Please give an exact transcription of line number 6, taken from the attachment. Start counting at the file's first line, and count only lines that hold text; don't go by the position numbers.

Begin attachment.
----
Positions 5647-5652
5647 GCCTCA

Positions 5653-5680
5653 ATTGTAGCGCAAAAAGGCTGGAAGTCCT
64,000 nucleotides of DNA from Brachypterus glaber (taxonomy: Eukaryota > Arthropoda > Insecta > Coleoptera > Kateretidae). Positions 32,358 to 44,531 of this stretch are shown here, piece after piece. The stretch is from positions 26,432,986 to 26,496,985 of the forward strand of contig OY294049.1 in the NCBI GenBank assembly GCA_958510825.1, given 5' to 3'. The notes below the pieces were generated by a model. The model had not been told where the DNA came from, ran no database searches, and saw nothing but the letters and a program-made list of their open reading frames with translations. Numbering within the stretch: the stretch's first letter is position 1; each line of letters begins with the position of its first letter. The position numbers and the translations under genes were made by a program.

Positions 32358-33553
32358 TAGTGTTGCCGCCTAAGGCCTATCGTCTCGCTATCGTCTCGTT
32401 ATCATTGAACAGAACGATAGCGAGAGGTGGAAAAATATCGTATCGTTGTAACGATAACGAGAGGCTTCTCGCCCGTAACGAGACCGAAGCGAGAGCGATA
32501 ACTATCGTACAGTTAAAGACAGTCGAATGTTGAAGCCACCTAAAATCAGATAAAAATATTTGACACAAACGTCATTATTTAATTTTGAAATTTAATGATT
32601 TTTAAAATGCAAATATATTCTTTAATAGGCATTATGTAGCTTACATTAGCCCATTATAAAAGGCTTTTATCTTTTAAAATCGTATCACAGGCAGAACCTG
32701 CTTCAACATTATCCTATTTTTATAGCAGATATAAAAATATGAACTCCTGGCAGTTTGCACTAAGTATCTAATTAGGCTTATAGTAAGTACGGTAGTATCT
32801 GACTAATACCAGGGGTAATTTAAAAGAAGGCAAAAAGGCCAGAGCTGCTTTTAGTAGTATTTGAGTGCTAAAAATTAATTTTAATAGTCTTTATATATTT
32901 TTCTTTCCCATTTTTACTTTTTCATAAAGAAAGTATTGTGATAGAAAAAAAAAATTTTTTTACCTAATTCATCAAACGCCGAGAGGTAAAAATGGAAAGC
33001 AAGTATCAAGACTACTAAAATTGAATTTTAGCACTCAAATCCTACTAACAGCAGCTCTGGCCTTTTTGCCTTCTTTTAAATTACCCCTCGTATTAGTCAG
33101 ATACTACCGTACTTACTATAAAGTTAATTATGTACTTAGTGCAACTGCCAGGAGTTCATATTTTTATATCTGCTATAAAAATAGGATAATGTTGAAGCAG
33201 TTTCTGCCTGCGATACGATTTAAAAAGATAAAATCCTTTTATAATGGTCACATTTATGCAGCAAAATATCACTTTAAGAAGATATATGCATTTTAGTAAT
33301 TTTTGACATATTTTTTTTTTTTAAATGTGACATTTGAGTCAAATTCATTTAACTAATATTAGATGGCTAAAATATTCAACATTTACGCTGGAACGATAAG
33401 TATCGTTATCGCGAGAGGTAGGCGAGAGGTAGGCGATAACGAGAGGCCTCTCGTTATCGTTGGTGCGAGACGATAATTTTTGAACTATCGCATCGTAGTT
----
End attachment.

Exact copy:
Positions 32358-33553